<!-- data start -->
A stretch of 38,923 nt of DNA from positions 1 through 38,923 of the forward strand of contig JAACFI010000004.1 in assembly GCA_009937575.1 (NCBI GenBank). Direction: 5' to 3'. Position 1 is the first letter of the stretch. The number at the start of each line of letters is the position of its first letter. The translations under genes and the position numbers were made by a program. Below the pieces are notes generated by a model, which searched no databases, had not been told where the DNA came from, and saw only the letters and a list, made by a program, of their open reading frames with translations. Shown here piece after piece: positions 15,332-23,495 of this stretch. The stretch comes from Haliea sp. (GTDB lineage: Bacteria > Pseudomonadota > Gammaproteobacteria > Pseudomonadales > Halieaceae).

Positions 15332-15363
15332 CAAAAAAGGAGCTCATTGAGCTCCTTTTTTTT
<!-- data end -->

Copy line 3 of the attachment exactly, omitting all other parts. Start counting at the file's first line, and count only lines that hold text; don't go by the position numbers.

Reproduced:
15332 CAAAAAAGGAGCTCATTGAGCTCCTTTTTTTT